Just over 21.9 million U.S. military Veterans are part of the 307 million people living in the United States; another 1.4 million Americans serve in the active duty military. On Veterans Day, we honor all who served, knowing that all Veterans, whether they served through the harshest conditions of combat or during peacetime, took on the ultimate responsibility of citizenship in a free society and in doing so served us all. Yet, as we celebrate the service of all Veterans this Veterans Day, there is one Veteran’s life worth noting.
Ninety-three years ago, Frank Buckles took the oath of enlistment and joined the U.S. Army. He was under age 16, but dreamed of service and adventure and realized that dream during his duty in Europe during World War One. Today, at 109 years of age, Mr. Buckles is recognized as the last living U.S. Veteran of World War One; the last link with a generation of Veterans who ushered the United States onto the world stage and played a pivotal role in the development of U.S. policy and law that led to creation of the VA and the nation’s system of comprehensive services and benefits for Veterans.
Mr. Buckles continues to remember and value his military service. He was a regular participant in the General Pershing graveside ceremony each Veterans Day at Arlington National Cemetery until a few years ago when the trip from his West Virginia farm proved too demanding. He visited the President at the White House a few years ago, expressing his desire to be buried at Arlington National Cemetery near “his general,” General John J. Pershing, and his concern that there is no official U.S. national monument memorializing the Veterans of World War One in the nation’s capital. His family, friends and supporters are working on both issues.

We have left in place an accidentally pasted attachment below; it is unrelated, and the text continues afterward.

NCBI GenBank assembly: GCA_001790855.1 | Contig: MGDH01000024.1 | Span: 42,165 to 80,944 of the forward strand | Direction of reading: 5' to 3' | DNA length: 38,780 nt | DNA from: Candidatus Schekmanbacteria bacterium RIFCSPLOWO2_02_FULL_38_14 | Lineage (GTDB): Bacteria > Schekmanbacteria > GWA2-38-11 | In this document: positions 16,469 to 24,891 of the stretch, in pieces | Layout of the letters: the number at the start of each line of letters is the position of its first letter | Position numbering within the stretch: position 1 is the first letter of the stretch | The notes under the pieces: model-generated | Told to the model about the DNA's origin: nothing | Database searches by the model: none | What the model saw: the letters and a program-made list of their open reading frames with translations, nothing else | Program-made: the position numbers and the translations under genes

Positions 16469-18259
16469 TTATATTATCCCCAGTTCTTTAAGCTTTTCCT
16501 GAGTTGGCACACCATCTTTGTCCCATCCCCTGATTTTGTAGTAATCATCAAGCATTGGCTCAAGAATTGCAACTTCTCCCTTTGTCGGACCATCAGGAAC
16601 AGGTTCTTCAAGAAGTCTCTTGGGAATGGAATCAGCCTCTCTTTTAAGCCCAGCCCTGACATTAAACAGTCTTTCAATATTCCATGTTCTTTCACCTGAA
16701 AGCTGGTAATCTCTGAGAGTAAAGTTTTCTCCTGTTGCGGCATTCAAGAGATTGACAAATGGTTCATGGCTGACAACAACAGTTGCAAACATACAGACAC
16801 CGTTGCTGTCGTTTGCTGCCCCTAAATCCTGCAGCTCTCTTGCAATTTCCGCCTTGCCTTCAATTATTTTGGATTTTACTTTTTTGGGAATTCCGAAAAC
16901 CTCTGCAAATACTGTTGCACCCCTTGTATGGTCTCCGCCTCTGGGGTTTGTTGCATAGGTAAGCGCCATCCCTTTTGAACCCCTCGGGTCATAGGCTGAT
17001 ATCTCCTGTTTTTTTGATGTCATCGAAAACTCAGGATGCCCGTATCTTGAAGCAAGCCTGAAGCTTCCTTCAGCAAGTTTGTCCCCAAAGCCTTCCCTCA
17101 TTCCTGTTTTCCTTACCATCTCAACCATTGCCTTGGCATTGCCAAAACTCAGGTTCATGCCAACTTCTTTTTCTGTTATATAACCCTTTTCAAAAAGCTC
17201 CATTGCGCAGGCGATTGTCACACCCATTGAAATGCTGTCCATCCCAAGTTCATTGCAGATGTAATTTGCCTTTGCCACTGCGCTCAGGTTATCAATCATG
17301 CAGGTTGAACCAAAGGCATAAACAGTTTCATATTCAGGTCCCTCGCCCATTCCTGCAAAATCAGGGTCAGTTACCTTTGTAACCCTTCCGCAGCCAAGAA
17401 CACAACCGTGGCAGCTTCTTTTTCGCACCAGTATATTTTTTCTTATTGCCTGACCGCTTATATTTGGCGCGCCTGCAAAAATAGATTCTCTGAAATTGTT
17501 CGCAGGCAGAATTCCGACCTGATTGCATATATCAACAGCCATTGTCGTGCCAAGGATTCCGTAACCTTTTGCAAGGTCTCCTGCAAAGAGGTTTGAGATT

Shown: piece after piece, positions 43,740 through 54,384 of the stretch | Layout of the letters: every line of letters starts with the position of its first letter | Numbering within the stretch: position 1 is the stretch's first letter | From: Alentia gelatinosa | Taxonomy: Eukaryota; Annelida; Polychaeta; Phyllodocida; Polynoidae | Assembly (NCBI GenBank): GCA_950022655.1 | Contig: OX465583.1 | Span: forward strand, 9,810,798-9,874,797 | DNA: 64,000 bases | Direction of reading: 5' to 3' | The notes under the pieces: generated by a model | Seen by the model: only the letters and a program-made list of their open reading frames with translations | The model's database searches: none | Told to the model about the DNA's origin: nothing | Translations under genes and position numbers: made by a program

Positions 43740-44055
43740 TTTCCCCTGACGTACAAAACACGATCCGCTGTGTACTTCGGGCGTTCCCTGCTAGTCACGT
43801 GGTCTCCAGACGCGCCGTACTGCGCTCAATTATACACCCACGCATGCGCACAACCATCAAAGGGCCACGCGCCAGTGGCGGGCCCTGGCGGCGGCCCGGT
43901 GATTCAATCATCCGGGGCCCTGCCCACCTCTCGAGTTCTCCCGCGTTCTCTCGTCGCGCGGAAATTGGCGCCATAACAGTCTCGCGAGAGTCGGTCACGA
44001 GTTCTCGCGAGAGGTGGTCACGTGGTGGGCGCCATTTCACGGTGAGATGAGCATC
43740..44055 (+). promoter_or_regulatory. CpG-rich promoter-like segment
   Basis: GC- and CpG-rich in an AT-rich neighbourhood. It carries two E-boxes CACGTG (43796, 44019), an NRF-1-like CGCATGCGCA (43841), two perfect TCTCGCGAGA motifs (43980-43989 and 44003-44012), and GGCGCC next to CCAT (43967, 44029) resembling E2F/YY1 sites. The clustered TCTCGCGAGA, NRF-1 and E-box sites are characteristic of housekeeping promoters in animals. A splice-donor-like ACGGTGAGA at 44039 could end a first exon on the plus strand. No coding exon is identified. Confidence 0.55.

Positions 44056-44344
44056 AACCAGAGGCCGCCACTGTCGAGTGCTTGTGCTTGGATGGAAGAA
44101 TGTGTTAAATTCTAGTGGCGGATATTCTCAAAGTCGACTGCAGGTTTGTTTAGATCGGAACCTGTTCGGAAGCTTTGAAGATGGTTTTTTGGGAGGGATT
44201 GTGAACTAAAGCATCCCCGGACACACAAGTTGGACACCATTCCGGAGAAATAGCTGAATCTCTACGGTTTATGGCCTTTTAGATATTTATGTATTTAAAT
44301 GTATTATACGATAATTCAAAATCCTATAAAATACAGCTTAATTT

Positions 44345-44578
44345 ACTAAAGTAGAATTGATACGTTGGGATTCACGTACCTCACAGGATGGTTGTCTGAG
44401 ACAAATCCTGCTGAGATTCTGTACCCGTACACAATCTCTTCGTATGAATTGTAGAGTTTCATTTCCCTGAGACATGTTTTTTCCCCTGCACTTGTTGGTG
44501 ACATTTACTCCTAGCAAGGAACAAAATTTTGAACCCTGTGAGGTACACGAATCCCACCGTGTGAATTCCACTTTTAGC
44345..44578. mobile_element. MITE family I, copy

So while we honor all who served this Veterans Day, let’s celebrate the life of one singled out by fate and history to be our last link with the men and women in uniform who made the world safe for democracy on the eleventh hour of the eleventh month of the eleventh day—the day we celebrate as Veterans Day.
You can learn more about Mr. Buckles here.
Chris Scheer is a long-time VA employee who was instrumental in VA’s search for America’s living World War One Veterans that began a decade ago in order to identify last living Veterans of the Great War and assist the public in recognizing and honoring their service and place in history. He proudly works as a volunteer to support the annual Veterans Day ceremony and program at Arlington National Cemetery.
(Editor’s note: The post was revised to reflect correct Census Bureau information on November 26, 2010 at 1:04 PM ET.)